Two men are starting top corporate jobs today at two of Germany’s largest companies: John Cryan, a Brit, takes the reins at Deutsche Bank, and Herbert Diess, a German, will head Volkswagen’s VW-brand autos division.
Both will wield considerable power, of course, but the mightiest man in German business is someone else.
His name is Henning Kagermann, the former chief executive of the world’s largest business software maker SAP, according to an annual ranking of the country’s top non-executive supervisory board members. Handelsblatt compiled the list in cooperation with Michael Wolff, an economics professor at Göttingen University.
You might call supervisory boards in Germany the bosses of the bosses. Members of these boards have the power to hire and fire a company’s managers – as seen recently with the appointment of Mr. Cryan – and wield considerable influence over the direction of a company. The supervisory board has to sign off on any key strategic decisions taken by managers. Many top supervisors sit on multiple company boards.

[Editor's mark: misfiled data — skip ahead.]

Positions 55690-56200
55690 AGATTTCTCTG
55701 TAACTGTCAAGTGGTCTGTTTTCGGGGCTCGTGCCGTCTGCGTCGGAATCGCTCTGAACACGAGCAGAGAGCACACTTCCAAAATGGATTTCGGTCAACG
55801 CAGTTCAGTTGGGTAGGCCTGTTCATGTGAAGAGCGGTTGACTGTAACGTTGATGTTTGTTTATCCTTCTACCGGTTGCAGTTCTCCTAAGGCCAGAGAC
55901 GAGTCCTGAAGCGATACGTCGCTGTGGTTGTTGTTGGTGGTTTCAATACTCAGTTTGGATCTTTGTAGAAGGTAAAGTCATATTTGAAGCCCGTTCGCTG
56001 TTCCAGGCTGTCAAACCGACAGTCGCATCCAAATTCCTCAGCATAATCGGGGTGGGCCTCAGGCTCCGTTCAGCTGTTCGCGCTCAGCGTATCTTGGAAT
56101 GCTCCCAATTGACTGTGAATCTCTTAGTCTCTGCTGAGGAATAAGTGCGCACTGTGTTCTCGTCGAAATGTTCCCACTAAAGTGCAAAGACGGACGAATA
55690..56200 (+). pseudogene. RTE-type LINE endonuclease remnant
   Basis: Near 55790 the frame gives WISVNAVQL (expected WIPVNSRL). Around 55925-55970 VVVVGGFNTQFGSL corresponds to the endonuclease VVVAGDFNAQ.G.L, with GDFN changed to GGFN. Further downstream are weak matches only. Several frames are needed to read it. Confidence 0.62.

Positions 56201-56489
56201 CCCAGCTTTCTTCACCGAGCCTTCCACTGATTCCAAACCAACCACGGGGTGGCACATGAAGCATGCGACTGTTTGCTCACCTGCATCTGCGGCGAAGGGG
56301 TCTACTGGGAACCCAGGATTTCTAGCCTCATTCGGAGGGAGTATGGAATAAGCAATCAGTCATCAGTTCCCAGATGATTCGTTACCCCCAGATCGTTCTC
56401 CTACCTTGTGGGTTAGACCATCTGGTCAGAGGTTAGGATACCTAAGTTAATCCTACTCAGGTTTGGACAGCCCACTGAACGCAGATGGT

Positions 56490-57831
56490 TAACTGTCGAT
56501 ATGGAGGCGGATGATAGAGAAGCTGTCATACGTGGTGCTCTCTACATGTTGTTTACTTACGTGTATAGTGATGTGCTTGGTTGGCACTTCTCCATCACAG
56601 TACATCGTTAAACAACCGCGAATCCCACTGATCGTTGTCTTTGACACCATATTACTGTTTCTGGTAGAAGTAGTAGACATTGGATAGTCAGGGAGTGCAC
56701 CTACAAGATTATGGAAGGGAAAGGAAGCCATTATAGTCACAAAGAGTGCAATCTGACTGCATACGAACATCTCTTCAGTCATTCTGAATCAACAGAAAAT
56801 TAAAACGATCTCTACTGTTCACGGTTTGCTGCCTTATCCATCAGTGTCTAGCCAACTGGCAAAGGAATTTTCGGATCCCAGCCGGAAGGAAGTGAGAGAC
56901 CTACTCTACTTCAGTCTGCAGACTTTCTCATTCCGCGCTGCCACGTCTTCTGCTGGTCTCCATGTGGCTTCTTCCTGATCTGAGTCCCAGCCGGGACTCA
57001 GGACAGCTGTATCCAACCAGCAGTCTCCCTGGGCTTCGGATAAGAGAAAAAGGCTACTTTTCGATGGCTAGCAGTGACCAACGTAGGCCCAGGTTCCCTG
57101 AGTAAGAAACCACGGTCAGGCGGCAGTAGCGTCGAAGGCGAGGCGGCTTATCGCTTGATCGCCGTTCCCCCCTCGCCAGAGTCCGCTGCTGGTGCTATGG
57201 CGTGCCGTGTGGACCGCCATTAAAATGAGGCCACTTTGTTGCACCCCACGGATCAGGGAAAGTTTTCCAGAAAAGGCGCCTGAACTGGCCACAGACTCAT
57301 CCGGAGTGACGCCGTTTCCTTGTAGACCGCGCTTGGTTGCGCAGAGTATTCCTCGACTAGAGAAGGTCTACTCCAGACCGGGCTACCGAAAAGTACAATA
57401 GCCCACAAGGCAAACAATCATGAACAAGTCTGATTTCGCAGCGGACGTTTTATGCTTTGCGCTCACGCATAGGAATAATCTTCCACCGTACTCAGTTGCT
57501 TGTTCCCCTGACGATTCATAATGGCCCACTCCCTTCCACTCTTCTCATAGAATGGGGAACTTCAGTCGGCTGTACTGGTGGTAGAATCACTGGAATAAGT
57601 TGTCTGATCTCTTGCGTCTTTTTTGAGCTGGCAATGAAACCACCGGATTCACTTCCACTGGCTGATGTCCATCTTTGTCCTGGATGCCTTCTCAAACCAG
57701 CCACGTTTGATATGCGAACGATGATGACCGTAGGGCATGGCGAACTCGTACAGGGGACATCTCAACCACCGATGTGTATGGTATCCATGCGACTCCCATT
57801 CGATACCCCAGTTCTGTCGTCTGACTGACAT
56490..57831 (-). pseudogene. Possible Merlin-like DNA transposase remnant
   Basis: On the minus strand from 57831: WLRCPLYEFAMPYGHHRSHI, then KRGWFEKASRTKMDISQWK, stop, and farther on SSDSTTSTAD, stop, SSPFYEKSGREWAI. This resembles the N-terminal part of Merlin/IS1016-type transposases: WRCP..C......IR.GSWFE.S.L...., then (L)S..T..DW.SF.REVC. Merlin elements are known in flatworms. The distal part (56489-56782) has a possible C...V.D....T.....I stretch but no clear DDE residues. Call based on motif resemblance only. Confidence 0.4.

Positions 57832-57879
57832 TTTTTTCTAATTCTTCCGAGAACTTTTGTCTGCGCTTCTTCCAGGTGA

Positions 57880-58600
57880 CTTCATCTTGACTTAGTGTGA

Mr. Kagermann heads the National Platform for Electric Mobility, an organization committed to establishing a mass market for electric cars in Germany, and has seats on the supervisory boards of BMW, Deutsche Bank, Deutsche Post and re-insurer Munich Re, which are all blue chip firms in Germany.